The time is back to posture for end of the season awards in Major League Baseball. The fun thing about it, is that I have a vote. No not for the Baseball Writers Association official votes for MVP, Cy Young, Rookie of the Year, or Manager of the Year awards. Those guys always pick the wrong people anyway. My vote is for the Baseball Blogger's Alliance, a group of bloggers who come together to decide some of the same things the writers decide on.
We vote for manager, rookie, reliever, pitcher, and best overall player. We have names for each award after players who represent that award the best.
Here is my ballot this year. I only vote for the American League as a member of the Cleveland Chapter. I will share the results when they are announced in a few weeks. Feel free to argue, because you probably think I'm wrong somewhere.
Connie Mack Award (Best Manager)
3. Bob Melvin, OAK
2. John Farrell, BOS
1. Terry Francona, CLE
Yeah yeah, but if I don't vote for him in first, who will? Let's be honest, this should be a two-horse race this year between the former Red Sox manager and the guy who was pretty much groomed under him for a few years as Terry Francona's pitching coach. Farrell, also with Cleveland ties, took over a Red Sox team that was laid to waste after last year's debacle. The cupboard was not bare when he took over, but the rotation was a question and there was some doubt as to how quickly the Red Sox can swing back upwards. Farrell accelerated that and most importantly, infused that clubhouse with a much needed ounce of accountability and respect.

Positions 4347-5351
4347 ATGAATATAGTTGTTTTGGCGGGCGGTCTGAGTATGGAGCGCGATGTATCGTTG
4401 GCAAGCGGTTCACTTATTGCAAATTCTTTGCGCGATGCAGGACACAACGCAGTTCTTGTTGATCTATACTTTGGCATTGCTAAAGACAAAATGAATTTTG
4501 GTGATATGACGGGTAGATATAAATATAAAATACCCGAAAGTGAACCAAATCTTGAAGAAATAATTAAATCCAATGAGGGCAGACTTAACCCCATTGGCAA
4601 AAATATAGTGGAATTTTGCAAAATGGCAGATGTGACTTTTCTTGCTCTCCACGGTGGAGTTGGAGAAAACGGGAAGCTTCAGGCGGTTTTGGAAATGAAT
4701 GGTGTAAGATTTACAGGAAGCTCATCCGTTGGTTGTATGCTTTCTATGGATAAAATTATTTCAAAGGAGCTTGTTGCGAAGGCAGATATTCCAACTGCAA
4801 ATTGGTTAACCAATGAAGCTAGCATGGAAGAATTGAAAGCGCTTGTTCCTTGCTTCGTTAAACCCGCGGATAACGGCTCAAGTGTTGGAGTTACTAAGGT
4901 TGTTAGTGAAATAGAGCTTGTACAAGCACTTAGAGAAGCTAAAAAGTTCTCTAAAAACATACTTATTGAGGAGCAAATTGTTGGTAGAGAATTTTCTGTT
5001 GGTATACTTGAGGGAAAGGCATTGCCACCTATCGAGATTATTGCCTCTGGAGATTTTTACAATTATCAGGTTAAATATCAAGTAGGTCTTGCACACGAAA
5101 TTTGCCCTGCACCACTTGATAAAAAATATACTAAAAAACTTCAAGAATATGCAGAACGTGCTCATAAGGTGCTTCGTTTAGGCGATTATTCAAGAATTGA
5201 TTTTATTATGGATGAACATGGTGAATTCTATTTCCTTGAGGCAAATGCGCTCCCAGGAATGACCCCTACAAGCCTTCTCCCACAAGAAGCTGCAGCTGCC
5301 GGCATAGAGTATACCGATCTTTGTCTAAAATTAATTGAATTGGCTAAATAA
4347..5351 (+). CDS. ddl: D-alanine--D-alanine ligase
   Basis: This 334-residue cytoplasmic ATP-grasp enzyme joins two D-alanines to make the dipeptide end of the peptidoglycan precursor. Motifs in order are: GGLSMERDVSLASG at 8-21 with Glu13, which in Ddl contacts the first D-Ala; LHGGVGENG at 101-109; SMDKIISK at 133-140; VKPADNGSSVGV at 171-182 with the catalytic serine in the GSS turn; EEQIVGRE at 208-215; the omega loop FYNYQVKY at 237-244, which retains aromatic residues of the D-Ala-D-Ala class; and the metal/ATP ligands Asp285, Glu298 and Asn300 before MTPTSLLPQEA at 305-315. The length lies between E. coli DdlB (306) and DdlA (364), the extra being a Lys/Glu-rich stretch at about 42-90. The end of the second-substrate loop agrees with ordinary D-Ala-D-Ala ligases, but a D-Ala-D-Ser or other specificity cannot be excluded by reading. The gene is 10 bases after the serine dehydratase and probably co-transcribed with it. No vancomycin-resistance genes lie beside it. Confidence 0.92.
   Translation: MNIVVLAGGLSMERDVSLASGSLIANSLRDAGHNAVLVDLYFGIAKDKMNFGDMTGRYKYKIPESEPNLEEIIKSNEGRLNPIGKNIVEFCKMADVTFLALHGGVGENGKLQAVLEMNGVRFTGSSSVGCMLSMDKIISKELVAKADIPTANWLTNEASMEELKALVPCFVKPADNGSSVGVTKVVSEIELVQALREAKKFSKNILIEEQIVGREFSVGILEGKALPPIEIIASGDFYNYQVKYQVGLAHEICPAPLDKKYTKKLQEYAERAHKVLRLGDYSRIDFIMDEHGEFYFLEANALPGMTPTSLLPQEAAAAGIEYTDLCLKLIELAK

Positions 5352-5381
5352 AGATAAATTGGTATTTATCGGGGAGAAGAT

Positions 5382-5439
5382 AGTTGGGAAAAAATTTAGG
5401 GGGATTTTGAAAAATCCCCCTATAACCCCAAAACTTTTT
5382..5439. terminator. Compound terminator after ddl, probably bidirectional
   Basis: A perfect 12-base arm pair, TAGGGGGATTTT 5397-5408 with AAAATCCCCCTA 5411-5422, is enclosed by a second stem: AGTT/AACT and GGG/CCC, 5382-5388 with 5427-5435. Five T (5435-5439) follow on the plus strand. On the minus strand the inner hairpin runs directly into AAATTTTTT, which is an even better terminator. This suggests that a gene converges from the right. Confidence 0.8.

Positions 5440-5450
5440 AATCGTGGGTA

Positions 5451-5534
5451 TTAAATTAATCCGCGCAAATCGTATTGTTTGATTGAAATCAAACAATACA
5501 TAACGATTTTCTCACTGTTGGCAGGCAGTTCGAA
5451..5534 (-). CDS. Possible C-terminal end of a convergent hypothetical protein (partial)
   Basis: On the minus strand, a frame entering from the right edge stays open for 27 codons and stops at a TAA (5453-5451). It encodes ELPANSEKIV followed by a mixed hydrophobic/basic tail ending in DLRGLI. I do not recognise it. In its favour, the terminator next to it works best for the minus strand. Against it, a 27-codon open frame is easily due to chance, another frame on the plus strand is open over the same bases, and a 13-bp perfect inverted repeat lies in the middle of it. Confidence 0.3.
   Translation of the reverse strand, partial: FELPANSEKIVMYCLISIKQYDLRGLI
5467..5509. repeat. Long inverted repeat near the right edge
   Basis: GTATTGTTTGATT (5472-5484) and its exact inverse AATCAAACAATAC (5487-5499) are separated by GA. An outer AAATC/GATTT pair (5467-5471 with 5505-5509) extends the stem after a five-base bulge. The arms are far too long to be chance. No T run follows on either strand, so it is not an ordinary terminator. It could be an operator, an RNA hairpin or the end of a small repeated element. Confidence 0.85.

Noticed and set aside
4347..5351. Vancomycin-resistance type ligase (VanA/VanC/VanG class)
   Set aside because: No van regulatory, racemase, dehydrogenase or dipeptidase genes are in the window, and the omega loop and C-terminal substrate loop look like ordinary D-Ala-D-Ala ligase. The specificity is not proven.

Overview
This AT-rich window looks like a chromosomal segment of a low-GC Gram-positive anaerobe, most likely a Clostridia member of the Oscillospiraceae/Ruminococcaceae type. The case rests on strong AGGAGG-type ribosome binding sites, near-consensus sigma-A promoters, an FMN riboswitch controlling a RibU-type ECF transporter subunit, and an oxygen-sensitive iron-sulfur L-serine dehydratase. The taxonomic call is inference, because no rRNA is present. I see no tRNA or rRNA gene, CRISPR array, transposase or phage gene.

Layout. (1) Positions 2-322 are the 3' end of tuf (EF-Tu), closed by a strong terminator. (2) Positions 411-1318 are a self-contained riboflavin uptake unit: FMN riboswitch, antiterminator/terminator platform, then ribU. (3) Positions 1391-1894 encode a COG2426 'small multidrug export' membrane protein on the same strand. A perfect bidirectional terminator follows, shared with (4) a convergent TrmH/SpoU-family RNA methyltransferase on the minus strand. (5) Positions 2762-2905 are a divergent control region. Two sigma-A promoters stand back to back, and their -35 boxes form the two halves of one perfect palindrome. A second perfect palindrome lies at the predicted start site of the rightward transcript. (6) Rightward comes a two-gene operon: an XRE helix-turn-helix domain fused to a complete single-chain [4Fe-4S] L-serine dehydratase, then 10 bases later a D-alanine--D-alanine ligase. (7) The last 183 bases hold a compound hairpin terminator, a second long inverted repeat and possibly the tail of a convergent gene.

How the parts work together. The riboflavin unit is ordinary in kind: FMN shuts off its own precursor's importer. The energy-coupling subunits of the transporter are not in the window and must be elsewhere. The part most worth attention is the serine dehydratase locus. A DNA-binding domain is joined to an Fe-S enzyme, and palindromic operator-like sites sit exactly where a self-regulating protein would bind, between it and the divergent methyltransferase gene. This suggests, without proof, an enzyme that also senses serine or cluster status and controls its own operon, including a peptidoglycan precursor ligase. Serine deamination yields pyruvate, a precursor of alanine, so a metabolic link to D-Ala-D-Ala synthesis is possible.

But no one brought as much respect as Tito Francona did to Cleveland and if you can't get behind Tito's job as a manager in Cleveland, look at his influence. He's a reason half of the people that signed with Cleveland, actually signed with Cleveland, and he was the driving force in a team actually going after some of the guys they went after. Tito is the pick, because he made more of a difference in Cleveland than Farrell did in Boston, even though they made a heck of a difference in their new roles. Melvin is bringing up the rear because, once again Oakland was downed again in terms of winning the division, and they did just that.
Willie Mays Award (Best Rookie)
3. Jose Iglesias, DET
2. Cody Allen, CLE
1. Wil Myers, TB